June 11, 2021
The EU Digital COVID Certificate was approved on June 8th and it will come into force on July 1st. The purpose of the certificate is to allow those vaccinated against covid-19, recovered from the disease or with a negative result test, to circulate freely by Europe. This initiative covers all EU Member States.
The proposal was decided by vote in the European Parliament, in Strasbourg, and the idea is that the certificate can be carried in digital or paper format, and that citizens can obtain it, free of charge, through health authorities or through an online health portal. The EU Digital Covid Certificate will have a QR Code incorporated which will allow other contries to access essential information related to your permition to travel around Europe freely and a signature that guarantees its Authenticity.
The main goal of the EU Digital Covid Certificate is to avoid people from having to quarantine when visiting other European countries. In order to stimulate tourism, all the Member States have agreed on the conditions and firmly believe that the certificate will be of great help. Even though that the purpose of the certificate is to prevent people from quarantine, all countries may impose any restrictions necessary if the epedimiological situations gets significantly worse. In this case, they should just communicate with the EU Member Stats about the change of measures.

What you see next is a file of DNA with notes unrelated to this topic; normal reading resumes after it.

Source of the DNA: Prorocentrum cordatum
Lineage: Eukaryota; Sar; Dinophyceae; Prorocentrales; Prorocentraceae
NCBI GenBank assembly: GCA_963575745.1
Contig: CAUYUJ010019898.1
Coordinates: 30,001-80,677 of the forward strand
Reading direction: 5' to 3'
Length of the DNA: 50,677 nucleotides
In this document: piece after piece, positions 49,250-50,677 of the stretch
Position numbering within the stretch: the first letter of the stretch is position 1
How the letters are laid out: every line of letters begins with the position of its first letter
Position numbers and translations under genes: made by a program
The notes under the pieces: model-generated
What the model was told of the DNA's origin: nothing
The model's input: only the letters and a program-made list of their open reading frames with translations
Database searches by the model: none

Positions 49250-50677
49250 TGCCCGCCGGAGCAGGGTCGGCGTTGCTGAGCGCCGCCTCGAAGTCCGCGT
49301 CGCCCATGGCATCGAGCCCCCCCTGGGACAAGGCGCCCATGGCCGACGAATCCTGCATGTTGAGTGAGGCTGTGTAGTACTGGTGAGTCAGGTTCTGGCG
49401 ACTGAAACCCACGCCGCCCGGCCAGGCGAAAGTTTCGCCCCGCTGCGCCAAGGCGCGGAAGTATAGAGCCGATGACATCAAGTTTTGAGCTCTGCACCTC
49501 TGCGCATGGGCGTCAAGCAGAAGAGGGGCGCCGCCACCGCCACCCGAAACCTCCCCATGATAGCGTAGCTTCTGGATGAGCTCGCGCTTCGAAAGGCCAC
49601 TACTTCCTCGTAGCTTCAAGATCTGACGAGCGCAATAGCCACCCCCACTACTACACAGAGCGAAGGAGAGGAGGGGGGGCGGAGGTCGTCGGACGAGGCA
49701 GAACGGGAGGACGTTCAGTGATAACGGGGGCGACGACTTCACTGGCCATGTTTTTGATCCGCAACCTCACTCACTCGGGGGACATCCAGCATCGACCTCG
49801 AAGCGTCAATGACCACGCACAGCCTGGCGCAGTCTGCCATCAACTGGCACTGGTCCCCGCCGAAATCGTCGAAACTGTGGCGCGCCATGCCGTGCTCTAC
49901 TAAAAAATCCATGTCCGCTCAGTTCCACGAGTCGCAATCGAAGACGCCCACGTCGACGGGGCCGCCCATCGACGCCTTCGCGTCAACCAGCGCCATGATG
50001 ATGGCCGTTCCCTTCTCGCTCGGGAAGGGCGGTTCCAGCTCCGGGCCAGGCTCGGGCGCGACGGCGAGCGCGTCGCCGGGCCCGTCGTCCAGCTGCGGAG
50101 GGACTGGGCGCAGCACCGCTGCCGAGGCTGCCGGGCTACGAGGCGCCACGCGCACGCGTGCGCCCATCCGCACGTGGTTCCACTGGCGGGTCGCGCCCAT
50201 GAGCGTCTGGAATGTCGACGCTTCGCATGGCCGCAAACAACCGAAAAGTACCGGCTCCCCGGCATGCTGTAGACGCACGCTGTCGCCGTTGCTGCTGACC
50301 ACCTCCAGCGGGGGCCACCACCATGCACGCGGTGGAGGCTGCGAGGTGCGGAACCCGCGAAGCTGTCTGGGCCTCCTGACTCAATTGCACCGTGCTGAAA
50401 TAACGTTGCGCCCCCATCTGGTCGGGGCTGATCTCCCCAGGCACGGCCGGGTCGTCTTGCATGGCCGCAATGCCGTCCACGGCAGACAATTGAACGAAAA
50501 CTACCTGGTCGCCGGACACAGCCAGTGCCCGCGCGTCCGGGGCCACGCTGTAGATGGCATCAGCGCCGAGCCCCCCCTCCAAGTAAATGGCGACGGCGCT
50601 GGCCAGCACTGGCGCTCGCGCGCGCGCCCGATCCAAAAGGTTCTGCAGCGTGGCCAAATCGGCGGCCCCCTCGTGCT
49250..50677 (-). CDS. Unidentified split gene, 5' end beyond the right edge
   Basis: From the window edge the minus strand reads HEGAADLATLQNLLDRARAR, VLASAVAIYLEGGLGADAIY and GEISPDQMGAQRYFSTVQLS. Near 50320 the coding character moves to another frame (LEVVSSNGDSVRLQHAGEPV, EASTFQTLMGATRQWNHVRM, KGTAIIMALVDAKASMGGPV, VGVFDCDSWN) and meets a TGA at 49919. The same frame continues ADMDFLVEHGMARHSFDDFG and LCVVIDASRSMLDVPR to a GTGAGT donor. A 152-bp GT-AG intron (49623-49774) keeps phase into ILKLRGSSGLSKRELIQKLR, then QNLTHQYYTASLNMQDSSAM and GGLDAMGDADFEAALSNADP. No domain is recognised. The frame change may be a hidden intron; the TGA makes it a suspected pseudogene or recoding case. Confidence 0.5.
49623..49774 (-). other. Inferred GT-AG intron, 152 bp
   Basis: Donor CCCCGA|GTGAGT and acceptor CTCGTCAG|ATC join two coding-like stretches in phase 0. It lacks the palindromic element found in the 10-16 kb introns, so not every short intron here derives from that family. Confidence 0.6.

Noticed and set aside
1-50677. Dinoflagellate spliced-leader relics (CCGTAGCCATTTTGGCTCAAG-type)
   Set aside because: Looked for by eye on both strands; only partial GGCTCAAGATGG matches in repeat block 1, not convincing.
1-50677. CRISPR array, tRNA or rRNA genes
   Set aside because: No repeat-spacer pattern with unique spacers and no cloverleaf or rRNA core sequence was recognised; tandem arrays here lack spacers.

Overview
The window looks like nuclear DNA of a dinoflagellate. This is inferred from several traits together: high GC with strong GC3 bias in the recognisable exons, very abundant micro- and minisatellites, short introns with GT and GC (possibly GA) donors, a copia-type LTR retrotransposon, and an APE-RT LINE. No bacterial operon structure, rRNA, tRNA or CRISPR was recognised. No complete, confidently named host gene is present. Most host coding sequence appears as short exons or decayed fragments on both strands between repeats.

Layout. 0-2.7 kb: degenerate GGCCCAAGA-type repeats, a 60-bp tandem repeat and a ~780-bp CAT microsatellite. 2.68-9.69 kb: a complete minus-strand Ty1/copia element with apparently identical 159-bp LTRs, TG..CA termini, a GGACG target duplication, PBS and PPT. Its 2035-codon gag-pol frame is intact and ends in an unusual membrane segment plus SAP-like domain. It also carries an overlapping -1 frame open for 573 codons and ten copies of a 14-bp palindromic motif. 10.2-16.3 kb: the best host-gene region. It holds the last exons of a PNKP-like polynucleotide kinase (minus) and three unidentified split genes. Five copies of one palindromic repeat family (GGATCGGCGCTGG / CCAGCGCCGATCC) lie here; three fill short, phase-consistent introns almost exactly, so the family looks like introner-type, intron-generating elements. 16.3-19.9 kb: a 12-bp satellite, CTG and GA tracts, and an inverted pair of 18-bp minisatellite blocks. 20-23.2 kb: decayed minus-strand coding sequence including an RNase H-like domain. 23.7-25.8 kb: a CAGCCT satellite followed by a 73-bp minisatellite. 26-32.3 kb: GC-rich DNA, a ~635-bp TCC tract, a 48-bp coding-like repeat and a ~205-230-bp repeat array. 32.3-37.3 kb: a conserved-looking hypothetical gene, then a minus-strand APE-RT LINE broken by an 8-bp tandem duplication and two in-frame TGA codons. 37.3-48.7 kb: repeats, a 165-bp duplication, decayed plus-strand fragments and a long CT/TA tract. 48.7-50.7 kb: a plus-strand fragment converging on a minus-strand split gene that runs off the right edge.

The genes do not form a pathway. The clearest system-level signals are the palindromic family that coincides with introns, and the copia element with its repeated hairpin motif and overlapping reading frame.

European Commission also clarifies, on its official website, that “Member States will have to accept vaccination certificates for vaccines that have obtained an EU marketing authorization” and “they may decide to extend this possibility also to travelers who have received another vaccine”. Member States are also free to “decide whether to accept a vaccination certificate after a dose or after completion of the vaccination cycle”.
It is very important for the tourism sector to guarantee the necessary mobility of tourists among European Union tourists. The tourism sector represents about 10% of the European Gross Domestic Product (GDP) and 14% of Portugal’s GDP (2019 data).